The International Federation of Journalists (IFJ) today welcomed the ruling of Ethiopian Judge Adil Ahmed who said 25 journalists who had been held in custody since December 2005 should be released immediately because prosecutors failed to prove treason and genocide charges against them.
The journalists had been among about 111 people, including teachers and members of the opposition, who had been rounded up following the aftermath of the 2005 general elections, which was brutally suppressed by the Ethiopian security forces, resulting in a number of deaths. All the prisoners were accused of attempted genocide and treason and faced life imprisonment or the death penalty if convicted.
“This is indeed a welcome development,” said Gabriel Baglo, Director of the IFJ Africa Office. “It is good that our colleagues were acquitted of all the charges levelled against them. We have always insisted that the charges against the journalists were bogus and their continued detention illegal and a violation of their fundamental human rights.”
According to Reuters, Judge Adil Ahmed in his ruling, said, “The prosecution has not proved the charges levelled against the 25 journalists” and hence called on the prison authorities to release the journalists immediately.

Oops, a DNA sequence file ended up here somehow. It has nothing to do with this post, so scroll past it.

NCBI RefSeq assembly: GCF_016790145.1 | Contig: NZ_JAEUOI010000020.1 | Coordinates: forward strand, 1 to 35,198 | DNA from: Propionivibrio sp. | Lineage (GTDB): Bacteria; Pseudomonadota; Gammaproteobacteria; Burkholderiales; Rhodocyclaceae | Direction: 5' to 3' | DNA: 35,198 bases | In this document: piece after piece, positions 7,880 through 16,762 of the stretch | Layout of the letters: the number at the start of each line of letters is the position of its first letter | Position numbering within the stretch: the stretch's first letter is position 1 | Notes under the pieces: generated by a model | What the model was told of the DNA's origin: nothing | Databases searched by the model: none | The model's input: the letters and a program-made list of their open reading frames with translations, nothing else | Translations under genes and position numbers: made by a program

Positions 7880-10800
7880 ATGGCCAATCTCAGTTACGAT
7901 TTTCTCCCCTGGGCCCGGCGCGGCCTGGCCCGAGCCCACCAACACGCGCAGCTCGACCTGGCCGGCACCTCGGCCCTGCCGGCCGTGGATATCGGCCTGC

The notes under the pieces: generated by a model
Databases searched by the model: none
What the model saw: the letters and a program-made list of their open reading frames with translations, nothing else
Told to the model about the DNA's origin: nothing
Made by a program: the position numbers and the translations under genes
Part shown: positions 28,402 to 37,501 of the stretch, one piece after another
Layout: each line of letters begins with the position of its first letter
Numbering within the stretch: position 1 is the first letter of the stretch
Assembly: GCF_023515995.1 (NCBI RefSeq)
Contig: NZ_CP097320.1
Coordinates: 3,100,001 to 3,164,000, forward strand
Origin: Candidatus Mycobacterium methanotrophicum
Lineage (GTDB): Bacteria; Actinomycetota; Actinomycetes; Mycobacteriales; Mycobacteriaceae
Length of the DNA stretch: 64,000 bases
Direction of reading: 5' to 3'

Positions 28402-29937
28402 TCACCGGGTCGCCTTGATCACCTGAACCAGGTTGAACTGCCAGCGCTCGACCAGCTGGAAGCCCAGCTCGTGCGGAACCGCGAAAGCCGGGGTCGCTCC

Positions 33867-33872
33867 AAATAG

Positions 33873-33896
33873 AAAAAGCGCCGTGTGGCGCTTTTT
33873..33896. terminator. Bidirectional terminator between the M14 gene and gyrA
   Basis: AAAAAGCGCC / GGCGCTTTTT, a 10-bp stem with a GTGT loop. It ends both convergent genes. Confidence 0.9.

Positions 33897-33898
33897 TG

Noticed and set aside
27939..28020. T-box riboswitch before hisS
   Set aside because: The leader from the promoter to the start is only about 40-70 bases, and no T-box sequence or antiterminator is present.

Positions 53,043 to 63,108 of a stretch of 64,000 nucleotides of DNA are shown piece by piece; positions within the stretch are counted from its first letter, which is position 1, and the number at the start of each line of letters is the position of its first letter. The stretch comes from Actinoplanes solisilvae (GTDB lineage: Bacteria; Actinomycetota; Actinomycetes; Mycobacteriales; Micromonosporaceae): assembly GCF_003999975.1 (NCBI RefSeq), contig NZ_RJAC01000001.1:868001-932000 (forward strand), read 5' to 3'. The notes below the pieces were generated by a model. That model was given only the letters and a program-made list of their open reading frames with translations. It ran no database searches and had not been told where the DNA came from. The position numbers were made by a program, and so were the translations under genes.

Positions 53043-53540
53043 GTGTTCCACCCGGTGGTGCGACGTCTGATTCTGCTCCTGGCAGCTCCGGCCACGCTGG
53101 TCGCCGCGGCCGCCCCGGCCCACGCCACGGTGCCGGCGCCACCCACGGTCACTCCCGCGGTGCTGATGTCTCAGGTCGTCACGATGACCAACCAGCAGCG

The IFJ is calling on Prime Minister Meles Zenawi to ensure that the court’s decision is followed and that all 25 journalists are released without any further delay. In the same vein, the IFJ also called on the Government of Ethiopia to unconditionally release all other journalists who are held in custody due to their work and to drop charges against journalists who were forced into exile.
The IFJ is very much concerned about the cases of a freelance journalist and two journalists from the public television channel ETV who have been in jail since April 2004.
The IFJ believes that freedom of the press and freedom of speech in general are fundamental elements of democracy. All over the world the press plays a significant role in national development by educating and empowering the general citizenry as well as encouraging social development. There can be no meaningful democracy in Ethiopia, or anywhere else, where media continue to be suppressed.
For further information contact the IFJ: +221 842 01 43
The IFJ represents over 500,000 journalists in more than 100 countries